Wednesday, April 21, 2010


OMG. Look at them, I thought. They are sooo cute.

They were slowly walking toward the Whole Foods Market, hand in hand, and every now and again would look at each other with that ooshy smooshy “I’m so in love with you” look. There is something about the zeal and purity of true love that transcends the work and worries of the day.

As I am wont to do, being a writer and all, I waited for an opportune moment to approach them and ask them a few questions.

It didn’t take long. They had sat outside to enjoy some of the fresh fruit and bottled tea they had just bought.

“Good morning,” I said. “I’m a writer and I was hoping I could ask you a few questions. Would that be okay?”

They looked at each other, smiled and almost in unison, said, “Sure.”

“You two seem so much in love,” I began. “How long have you been dating?”

“Dating?” she responded, as they both began to laugh. “Son, we’ve been ‘dating’ since our Junior year of high school but we’ve been married for almost 61 years,” she rather happily said.

“Sixty-one years. Wow, that’s great,” I said. “But you two seem like you just fell in love.”

“I did, son,” he said. “Just this morning. Just like I do every morning. When I wake up each morning, I give God thanks for two things. One, I thank God I’m still alive and then I thank Him that I have one more day with my beloved Hildie.”

“Oh Fred,” Hildie said, in that Wilma Flintstone sort of way.

“Well, it’s true Hildie and you know it,” he said to her. “Look at her, son,” he said to me. “How can I not fall in love with such a beautiful woman with each and every breath I take?” I nodded in polite agreement.

He went on. “She is my sunrise that gently wakes me every morning, giving me warmth and light for the day ahead. She is my dew that refreshes me and prepares me for the day’s growth. She is my shade under a maple tree that cools my brow from the mid-day heat. She is my soothing brook that renews my aching feet after a hard day’s work. She is my cup of tea that refreshes the lips. She is my candlelight that softens whatever harshness I’ve endured during the day and she is my blanket that keeps me warm through the cool night.”

“Oh Fred,” she said again, still in that Wilma Flintstone sort of way. “You’re just getting all poetic again.”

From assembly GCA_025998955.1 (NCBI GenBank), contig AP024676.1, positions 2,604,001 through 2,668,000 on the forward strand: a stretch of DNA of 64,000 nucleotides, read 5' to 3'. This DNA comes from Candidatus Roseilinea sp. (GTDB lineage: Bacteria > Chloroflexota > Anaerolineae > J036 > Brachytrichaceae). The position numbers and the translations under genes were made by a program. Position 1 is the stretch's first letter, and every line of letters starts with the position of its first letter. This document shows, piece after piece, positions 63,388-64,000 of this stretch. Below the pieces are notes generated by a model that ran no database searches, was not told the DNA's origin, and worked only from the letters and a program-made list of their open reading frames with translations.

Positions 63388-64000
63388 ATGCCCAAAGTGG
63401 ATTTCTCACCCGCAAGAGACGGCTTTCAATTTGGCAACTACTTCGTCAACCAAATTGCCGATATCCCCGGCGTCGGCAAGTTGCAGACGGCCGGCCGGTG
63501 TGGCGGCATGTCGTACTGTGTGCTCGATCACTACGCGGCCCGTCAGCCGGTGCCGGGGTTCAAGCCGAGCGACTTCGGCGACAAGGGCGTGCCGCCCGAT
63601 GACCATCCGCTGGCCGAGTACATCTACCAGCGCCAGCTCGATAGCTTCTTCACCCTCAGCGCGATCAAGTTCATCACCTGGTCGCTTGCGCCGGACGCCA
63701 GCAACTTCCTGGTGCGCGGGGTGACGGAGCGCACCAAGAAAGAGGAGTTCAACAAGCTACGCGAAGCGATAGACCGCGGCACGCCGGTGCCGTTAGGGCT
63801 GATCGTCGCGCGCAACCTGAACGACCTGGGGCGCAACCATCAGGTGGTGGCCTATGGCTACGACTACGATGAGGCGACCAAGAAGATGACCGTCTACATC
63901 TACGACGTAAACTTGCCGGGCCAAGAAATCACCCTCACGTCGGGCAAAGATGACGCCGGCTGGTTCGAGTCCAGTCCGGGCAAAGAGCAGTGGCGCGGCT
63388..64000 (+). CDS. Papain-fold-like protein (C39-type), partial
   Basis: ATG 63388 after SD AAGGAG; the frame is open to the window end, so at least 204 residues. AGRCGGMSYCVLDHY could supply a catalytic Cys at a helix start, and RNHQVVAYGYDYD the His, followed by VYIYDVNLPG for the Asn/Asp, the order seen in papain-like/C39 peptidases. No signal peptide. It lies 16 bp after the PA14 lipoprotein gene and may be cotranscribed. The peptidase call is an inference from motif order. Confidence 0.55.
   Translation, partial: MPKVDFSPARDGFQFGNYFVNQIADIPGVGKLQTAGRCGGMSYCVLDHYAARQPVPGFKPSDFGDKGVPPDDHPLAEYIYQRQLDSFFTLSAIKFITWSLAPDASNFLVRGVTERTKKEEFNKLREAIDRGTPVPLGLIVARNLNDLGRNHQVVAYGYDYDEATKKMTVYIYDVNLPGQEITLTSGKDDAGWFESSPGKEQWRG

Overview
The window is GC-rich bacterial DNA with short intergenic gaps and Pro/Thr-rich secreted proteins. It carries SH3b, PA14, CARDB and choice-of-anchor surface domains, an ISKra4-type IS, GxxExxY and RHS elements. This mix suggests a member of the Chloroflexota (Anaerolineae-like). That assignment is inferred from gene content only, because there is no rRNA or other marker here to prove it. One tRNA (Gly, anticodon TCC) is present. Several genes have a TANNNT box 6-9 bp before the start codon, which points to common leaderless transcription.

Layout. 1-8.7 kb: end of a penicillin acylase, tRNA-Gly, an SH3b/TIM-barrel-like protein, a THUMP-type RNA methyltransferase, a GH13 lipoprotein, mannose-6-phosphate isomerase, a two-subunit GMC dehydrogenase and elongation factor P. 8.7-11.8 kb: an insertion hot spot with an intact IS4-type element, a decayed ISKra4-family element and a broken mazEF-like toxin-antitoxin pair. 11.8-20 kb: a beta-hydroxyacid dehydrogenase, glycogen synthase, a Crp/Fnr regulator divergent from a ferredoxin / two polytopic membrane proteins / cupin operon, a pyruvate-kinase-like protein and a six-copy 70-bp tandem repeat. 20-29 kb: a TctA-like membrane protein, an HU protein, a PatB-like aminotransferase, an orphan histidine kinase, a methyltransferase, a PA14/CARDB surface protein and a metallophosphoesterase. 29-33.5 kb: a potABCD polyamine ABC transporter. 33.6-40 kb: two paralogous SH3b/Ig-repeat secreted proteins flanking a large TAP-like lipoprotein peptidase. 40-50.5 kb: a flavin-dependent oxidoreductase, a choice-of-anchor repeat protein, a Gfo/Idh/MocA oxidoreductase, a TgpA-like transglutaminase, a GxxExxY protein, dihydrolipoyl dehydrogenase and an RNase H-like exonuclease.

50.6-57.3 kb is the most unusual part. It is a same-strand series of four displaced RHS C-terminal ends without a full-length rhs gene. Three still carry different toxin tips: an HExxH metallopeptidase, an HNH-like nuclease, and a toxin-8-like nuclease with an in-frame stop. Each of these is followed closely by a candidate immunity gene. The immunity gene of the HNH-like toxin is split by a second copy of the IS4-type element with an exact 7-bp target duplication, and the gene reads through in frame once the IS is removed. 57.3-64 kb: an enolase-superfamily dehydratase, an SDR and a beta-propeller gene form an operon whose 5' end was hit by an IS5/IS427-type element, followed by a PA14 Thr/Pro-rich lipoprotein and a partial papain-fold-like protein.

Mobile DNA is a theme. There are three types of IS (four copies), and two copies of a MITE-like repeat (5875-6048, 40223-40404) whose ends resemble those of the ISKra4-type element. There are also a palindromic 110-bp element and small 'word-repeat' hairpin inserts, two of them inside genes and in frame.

“Does he do that a lot?” I asked her.

“At least once a week,” she said.

“For sixty-one years?” I asked. I tried to do some quick math in my head, but that just wasn’t working.

As if to answer my unasked question, Hildie said, “That’s 3,521 poems he’s written me over the years, and I still have every one. From the first one he wrote on the one-week anniversary of our first date to the one he gave me two days ago.”

I sat there in stunned silence and awe.

“And I cherish each one,” she added. She looked at him, smiled and her eyes sparkled in a way that, were I not sitting across from her, I would have said was ‘shopped (as in a photo manipulated with Photoshop®).

Fred turned to her, smiled, and his eyes glistened with what I can only describe, rather poorly, as a man deeply and profoundly in love. Suddenly I felt very awkward, as if in the middle of something that shouldn’t have a middle.

“Um … Uh,” I stammered. “Thank you for sharing,” I said. “And congratulations.”

I sat in my car, occasionally shaking my head in near disbelief at the thought of someone writing a poem a week, and more, for more than 61 years. And all for the same woman. And she, saving each and every one, treasures as much for her heart as for her mind.

Treasures, I’m sure, that she cherished so deeply in her soul, that when she died and went to Heaven, they would still be there into eternity.

Treasures, I’m sure, that came from so deeply within his soul, he had no choice but to tenderly lay each word upon paper to present to the love of his life.

They expressed a love for each other, so unconditional and unending, that surely no thief could ever steal, no adversary could ever kill, no thing could ever destroy.

Perhaps they found the answer to the eons-old question: What is love?

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